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Indian PM faces criticism for allegedly changing look of lion in national emblem statue

The Indian government has defended the look of the national emblem on top of the new parliament building amid criticism over its appearance.

The new statue, adapted from an ancient Indian sculpture, was unveiled by Prime Minister Narendra Modi on Monday.

The 6.5m-tall cast shows four Asiatic lions mounted back-to-back on a circular disc.




Critics say the new lions look “ferocious” and stray from their original depiction.

Opposition leaders have also criticised the government, saying that the new avatar of the emblem – adapted from the Lion Capital of Ashoka, a sculpture that was atop one of the several pillars erected by Emperor Ashoka during his reign in 250BC – was a “brazen insult to India’s national symbol”.

Chandra Kumar Bose, a member of the ruling Bharatiya Janata Party (BJP), told reporters that he accepted the view that there was a change in the structure. “But let us not always criticise. Maybe India is different today,” he said.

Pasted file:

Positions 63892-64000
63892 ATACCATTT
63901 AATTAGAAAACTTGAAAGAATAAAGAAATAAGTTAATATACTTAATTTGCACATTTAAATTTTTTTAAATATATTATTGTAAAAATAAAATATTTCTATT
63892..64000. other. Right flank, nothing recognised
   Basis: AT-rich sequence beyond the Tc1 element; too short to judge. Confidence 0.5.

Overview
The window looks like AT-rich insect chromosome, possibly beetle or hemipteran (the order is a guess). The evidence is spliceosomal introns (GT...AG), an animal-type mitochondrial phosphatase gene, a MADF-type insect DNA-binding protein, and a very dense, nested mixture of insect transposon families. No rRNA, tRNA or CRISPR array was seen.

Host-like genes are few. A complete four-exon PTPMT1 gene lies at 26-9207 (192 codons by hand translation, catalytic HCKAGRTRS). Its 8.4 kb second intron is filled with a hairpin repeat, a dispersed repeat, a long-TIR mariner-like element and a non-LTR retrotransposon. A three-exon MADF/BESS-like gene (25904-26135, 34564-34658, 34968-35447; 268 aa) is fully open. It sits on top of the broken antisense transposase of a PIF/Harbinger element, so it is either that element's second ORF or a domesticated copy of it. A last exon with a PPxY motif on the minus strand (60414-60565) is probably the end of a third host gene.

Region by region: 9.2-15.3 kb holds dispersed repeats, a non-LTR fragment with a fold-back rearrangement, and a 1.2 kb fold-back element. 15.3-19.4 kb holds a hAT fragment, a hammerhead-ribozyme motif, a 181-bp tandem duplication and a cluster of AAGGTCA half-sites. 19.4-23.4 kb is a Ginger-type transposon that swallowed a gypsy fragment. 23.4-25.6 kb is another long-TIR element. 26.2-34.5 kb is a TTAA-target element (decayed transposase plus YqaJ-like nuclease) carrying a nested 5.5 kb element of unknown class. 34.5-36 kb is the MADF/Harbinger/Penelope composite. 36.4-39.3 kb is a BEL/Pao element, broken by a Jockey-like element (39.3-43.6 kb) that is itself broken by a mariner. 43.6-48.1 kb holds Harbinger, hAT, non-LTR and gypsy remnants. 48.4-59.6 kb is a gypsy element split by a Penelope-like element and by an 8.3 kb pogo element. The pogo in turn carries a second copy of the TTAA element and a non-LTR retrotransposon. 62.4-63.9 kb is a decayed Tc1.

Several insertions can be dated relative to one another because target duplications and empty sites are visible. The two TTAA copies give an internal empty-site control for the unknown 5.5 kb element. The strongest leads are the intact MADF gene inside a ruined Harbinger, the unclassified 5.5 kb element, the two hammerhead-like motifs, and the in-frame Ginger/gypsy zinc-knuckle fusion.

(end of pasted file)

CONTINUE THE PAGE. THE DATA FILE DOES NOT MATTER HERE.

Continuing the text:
The new parliament building – which is still under construction – is part of the government’s 200 billion-rupee ($2.7 billion) plan to modernise old colonial government buildings in Delhi.

Opposition parties have criticised the government for the cost of the project and its aesthetics.

On Monday, Sitaram Yechury, a leader of the opposition Communist Party of India (Marxist), said that PM Modi’s involvement in unveiling the national emblem violated the constitution as it “subverted” the separation of power between the executive, represented by Mr Modi, and the legislature, which the parliament building symbolised.

The new parliament building was expected to be completed by August 2022 in time for the country’s celebrations of 75 years of independence. But officials later said the building would be complete only in October.